Four major retailers in the US accused of selling fraudulent and potentially dangerous herbal supplements, including Gingko Biloba often prescribed to vitiligo patients. Investigation by New York State attorney general found that as many as a 45% of herbal supplements tested did not contain the plants listed on their labels only cheap fillers instead. In the study, nine of the tests revealed no Gingko Biloba plant DNA but only allium, rice, spruce, and asparagaceae. Read the full story in the New York Times.
- What is vitiligo?
Vitiligo (pronounced vit-ill-EYE-go) is a relatively common skin disease characterized by smooth, white, painless spots or patches on various parts of the body and hairs above i...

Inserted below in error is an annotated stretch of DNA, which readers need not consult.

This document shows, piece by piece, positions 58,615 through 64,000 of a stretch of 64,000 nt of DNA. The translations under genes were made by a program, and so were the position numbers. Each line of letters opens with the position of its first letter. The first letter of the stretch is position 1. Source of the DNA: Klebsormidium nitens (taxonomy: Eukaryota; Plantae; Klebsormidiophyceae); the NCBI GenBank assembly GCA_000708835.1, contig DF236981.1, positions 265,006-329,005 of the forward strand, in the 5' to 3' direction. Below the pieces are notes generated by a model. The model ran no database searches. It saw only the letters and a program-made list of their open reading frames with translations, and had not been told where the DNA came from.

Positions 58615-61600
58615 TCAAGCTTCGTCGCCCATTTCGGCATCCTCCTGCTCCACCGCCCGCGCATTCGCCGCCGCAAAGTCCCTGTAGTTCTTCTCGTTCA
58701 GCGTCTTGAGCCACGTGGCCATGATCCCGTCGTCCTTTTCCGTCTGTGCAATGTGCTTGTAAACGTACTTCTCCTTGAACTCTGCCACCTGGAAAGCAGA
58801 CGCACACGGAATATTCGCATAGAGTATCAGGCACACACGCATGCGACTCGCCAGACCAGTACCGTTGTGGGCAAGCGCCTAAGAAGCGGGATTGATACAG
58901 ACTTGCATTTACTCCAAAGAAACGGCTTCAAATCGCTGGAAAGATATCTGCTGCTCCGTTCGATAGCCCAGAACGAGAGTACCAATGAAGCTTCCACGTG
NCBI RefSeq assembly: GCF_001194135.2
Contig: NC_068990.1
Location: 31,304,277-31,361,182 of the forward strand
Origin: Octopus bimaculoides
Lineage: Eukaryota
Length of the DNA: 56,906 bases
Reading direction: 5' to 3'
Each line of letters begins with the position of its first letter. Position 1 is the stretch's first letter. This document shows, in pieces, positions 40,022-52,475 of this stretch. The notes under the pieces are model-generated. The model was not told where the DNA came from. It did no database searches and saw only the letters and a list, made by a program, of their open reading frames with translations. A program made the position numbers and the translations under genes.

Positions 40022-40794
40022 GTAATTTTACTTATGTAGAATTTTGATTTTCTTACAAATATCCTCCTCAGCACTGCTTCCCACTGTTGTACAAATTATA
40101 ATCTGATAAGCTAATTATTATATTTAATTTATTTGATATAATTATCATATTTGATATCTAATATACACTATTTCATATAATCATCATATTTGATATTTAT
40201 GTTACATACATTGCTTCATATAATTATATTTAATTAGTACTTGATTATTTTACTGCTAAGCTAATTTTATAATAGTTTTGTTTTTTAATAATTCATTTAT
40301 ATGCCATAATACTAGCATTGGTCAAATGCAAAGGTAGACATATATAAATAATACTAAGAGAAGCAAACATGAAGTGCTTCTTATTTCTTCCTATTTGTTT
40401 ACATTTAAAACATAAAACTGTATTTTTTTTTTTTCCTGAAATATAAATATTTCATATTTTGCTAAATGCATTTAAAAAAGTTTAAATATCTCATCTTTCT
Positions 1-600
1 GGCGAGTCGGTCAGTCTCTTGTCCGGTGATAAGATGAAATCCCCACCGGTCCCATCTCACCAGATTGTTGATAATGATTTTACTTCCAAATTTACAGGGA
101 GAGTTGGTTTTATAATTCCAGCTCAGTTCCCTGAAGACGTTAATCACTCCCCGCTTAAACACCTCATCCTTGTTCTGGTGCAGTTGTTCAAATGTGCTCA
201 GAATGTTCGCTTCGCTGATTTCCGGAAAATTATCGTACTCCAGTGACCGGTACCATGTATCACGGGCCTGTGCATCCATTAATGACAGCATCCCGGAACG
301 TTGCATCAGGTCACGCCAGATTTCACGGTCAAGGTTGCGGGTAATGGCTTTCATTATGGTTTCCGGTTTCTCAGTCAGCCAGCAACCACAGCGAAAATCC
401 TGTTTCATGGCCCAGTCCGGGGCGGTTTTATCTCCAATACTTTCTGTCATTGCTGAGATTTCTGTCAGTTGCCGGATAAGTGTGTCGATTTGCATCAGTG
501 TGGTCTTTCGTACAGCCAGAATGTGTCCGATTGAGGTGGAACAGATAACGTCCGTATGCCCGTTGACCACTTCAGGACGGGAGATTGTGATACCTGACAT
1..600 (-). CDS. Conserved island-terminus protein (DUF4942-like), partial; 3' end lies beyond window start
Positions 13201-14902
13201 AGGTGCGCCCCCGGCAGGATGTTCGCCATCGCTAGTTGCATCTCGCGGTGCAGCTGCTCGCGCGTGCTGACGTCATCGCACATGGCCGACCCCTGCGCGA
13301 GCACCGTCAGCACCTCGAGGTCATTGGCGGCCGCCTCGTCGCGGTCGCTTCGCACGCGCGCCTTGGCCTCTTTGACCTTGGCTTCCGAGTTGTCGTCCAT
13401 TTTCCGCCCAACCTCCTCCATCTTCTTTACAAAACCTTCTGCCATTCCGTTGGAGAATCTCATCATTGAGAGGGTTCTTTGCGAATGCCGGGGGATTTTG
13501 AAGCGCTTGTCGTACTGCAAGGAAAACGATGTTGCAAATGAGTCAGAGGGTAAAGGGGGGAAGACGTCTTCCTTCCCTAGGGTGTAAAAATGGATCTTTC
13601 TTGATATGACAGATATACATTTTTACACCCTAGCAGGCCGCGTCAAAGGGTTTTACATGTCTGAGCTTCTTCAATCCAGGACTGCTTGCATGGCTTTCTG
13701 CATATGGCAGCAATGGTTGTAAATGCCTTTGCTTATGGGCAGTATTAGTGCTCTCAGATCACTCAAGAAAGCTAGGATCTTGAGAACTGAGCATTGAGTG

- How long does it take to treat vitiligo?
Treatment results will vary by person and type of vitiligo. The rule of thumb is that you will need to allow at least 3 to 6 months before you begin to see results from any trea...
- What tests should be done?
A well-trained dermatologist should be able to diagnose vitiligo and distinguish it from contact leukoderma or more than twenty other conditions with similar skin appearance bas...
Our work is entirely funded by private donations – we receive no money from government. Your money will help us continue funding research into vitiligo and supporting people affected by the condition.
Though it is not always easy to treat vitiligo, there is much to be gained by clearly understanding the diagnosis, the future implications, treatment options and their outcomes.
Many people deal with vitiligo while remaining in the public eye, maintaining a positive outlook, and having a successful career.Copyright (C) Bodolóczki Júlia
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